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Nick Cavanaugh rose from one of the park benches perched on the perimeter of Freedom's town square, checked the traffic in both directions and jaywalked across Main Street, careful to keep his pace nonchalant.
Anticipation skated over his nerves, etching certainty into his brain. He'd learned it hard and solid on the battlefields of Iraq: stay one step ahead of your enemies, or two steps back for a clear shot.
His heart rate notched up.
The door of Potter's Drugstore swept open just as Nick made the curb half a block to the east.
Funny. His target didn't look like much of a threat. The observation gelled in his brain as he watched her step out into the early afternoon sunlight. She casually looped her arm in her purse strap and deposited it on her shoulder. She turned to her right and moved along the sidewalk, her blond ponytail swaying back and forth between her shoulder blades as she moved away from him.
Nick increased his rate of follow, backing off only when she paused in front of the Talk of the Town Cafe to study something in the window before proceeding due north again.
He knew her beat-up silver Toyota Camry was sucked up next to the curb half a block away.
Tension braided his muscles into a knot. Had he pegged her correctly? Or was he headed for an ambush? He wrestled the questions to the back of his mind and looked at his watch. C 'mon, c 'mon, he thought. He had to get to Grace Marshall now. Another minute and she'd make it to her car and escape.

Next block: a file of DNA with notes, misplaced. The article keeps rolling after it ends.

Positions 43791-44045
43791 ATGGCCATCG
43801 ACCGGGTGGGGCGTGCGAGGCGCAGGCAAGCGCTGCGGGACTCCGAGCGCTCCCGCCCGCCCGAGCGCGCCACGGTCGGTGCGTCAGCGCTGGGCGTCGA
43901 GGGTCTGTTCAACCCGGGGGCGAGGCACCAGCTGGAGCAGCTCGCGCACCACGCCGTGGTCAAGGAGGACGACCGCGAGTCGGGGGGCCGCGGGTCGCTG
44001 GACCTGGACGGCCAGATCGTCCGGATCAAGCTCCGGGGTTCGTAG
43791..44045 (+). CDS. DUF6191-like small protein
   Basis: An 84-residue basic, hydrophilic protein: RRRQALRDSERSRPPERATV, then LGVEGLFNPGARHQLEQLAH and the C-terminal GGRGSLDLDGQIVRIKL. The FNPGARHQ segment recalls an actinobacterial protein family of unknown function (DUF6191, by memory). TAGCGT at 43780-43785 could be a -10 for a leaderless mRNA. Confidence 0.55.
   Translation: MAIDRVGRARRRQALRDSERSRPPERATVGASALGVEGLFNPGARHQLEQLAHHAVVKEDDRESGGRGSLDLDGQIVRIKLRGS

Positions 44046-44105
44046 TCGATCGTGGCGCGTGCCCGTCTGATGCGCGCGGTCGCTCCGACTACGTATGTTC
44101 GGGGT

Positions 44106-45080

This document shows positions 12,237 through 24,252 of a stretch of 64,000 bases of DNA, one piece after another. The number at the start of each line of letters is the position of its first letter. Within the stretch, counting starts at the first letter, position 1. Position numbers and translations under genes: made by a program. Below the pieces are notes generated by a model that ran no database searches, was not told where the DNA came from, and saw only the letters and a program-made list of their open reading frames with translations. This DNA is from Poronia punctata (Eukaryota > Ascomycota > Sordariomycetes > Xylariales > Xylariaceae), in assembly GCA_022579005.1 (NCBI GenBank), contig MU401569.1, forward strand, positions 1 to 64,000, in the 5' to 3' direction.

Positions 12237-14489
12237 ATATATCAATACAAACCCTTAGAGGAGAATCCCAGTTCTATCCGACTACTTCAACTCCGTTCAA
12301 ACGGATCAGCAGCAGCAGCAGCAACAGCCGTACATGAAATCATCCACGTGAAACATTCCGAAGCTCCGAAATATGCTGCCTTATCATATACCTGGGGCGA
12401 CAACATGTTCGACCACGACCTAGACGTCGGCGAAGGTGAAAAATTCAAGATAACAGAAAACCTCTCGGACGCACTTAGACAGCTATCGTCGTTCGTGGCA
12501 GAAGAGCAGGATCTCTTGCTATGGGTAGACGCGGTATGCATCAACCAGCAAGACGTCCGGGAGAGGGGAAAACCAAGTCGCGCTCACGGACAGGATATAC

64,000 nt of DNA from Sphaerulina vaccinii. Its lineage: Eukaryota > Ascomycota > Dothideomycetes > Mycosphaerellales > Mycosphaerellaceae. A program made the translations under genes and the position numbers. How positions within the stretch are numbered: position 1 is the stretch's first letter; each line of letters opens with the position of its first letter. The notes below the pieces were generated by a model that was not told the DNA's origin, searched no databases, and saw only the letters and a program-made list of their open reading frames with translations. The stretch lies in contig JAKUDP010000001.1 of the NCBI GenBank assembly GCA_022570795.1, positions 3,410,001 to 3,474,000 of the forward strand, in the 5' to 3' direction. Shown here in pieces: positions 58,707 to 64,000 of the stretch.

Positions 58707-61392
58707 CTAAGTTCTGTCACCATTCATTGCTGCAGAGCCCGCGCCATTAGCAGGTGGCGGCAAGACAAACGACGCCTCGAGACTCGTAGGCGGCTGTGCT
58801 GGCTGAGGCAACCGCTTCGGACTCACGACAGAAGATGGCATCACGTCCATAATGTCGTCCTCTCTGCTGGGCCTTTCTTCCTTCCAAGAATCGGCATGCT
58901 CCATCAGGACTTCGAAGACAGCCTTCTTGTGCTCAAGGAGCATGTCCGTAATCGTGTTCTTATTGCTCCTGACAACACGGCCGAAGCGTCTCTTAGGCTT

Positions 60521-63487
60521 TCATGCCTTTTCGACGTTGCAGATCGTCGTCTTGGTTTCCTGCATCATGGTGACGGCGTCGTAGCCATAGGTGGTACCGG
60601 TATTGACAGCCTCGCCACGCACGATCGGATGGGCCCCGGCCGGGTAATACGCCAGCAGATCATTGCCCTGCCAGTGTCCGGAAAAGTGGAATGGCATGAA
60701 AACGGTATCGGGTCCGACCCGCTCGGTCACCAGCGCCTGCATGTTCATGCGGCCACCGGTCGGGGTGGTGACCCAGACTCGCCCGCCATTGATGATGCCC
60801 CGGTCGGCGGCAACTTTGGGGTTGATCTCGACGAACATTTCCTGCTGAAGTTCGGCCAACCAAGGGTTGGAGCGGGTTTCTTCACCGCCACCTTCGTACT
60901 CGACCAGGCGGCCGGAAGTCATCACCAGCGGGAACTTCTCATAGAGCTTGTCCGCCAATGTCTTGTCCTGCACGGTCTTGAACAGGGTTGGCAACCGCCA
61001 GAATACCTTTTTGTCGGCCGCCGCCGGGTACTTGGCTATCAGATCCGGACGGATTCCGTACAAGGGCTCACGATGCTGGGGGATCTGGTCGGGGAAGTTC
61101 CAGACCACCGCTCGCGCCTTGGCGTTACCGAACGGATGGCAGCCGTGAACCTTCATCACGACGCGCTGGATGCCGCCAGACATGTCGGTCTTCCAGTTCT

Focused on her alone, he narrowed the distance.
On his left, a man wearing a black hoodie, black sweatpants and running shoes brushed past him and broke into a sprint.
Time slowed as Nick listened to the jogger's pounding footsteps echo off the sidewalk and ping against the brick-and-mortar storefronts that lined the quaint main street of Freedom, Texas.
Grace Marshall's high-pitched shriek slammed against his eardrums. The man in the black hoodie and Grace were engaged in a tug of war over the purse.
"Hey! Leave her alone!" Nick took aim at the would-be purse-snatcher and charged.
Stressed, the metal ring anchoring the strap to the purse broke.
Grace still clutched the handbag, but the force of the sudden release sent the bag flopping across the sidewalk as the strap slipped through the purse-snatcher's fingers.
He took off down the street at a dead run and vanished around the corner at 4th and Main.
Car keys, pill bottles, a hairbrush and a wallet were scattered across the sidewalk next to her. She went to her knees on the concrete.
Nick shuffled to a stop and knelt beside her.
"I saw what happened. Are you okay?"
She turned wide blue eyes on him for a second before reaching for the contents of her purse. "Yeah."
He reached out and picked up one of the prescription pill bottles, glanced at the name on it, then handed it to her. "I'll call the police. I got a good look at him. I think I can give them a description"
"No! I mean " Grace tried to force the lump in her throat to go down, but it wouldn't budge. The last thing she needed was local law enforcement poking around in her business. "I still have my purse and its contents. There's no reason to involve the police. He's probably halfway to the next county by now." She shoved the last item into her handbag and pulled the zipper closed before staring eye to eye with the handsome stranger who'd come to her rescue.